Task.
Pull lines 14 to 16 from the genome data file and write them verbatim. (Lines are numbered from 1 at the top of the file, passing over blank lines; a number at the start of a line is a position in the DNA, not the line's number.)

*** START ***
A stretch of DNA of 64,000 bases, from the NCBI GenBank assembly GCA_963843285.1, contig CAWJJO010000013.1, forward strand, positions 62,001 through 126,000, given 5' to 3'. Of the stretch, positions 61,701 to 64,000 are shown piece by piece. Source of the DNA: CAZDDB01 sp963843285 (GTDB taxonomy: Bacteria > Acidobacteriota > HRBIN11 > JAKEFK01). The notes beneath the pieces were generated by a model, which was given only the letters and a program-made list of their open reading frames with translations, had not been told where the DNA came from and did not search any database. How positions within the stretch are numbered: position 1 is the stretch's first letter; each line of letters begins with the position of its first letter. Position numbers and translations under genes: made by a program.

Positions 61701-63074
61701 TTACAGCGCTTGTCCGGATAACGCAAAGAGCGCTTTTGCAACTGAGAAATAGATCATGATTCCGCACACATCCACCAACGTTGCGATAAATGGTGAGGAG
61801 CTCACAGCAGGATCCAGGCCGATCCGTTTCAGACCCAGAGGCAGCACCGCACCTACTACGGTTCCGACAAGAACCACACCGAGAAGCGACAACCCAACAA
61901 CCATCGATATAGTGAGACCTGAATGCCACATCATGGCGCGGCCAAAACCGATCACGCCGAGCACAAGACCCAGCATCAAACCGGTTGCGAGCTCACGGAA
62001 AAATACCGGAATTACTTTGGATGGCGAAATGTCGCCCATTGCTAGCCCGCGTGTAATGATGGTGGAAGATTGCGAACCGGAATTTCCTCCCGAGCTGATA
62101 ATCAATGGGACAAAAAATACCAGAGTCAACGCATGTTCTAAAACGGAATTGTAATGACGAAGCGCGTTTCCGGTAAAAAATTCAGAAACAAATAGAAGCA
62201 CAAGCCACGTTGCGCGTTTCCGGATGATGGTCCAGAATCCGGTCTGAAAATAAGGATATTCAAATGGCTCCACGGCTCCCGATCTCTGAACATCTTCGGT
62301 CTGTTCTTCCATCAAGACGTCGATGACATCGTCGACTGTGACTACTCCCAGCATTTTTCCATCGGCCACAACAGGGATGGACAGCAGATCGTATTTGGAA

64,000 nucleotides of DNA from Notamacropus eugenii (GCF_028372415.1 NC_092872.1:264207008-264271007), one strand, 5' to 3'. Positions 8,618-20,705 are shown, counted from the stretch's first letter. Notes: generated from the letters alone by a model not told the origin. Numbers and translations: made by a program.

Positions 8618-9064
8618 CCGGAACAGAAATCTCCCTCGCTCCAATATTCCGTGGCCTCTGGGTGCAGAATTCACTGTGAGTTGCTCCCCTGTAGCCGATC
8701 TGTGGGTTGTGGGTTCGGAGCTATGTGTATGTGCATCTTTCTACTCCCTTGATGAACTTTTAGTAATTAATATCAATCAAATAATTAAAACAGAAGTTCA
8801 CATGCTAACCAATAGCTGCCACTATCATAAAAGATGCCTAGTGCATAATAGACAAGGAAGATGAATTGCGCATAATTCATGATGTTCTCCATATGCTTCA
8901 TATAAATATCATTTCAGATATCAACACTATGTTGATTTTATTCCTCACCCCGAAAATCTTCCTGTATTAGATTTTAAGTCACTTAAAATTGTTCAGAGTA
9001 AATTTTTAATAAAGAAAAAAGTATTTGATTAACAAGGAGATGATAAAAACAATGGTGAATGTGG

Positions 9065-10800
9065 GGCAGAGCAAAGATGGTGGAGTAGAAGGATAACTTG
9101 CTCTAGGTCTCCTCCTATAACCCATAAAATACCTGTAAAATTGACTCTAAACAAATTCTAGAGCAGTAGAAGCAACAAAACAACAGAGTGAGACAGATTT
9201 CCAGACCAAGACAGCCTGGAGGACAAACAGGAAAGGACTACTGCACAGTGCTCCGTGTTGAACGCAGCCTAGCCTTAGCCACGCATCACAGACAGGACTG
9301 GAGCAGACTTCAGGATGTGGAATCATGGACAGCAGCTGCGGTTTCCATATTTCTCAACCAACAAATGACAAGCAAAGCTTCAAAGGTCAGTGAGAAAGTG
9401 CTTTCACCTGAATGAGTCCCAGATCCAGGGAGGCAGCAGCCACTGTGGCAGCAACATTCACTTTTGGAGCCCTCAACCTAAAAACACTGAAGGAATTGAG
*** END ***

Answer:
8801 CATGCTAACCAATAGCTGCCACTATCATAAAAGATGCCTAGTGCATAATAGACAAGGAAGATGAATTGCGCATAATTCATGATGTTCTCCATATGCTTCA
8901 TATAAATATCATTTCAGATATCAACACTATGTTGATTTTATTCCTCACCCCGAAAATCTTCCTGTATTAGATTTTAAGTCACTTAAAATTGTTCAGAGTA
9001 AATTTTTAATAAAGAAAAAAGTATTTGATTAACAAGGAGATGATAAAAACAATGGTGAATGTGG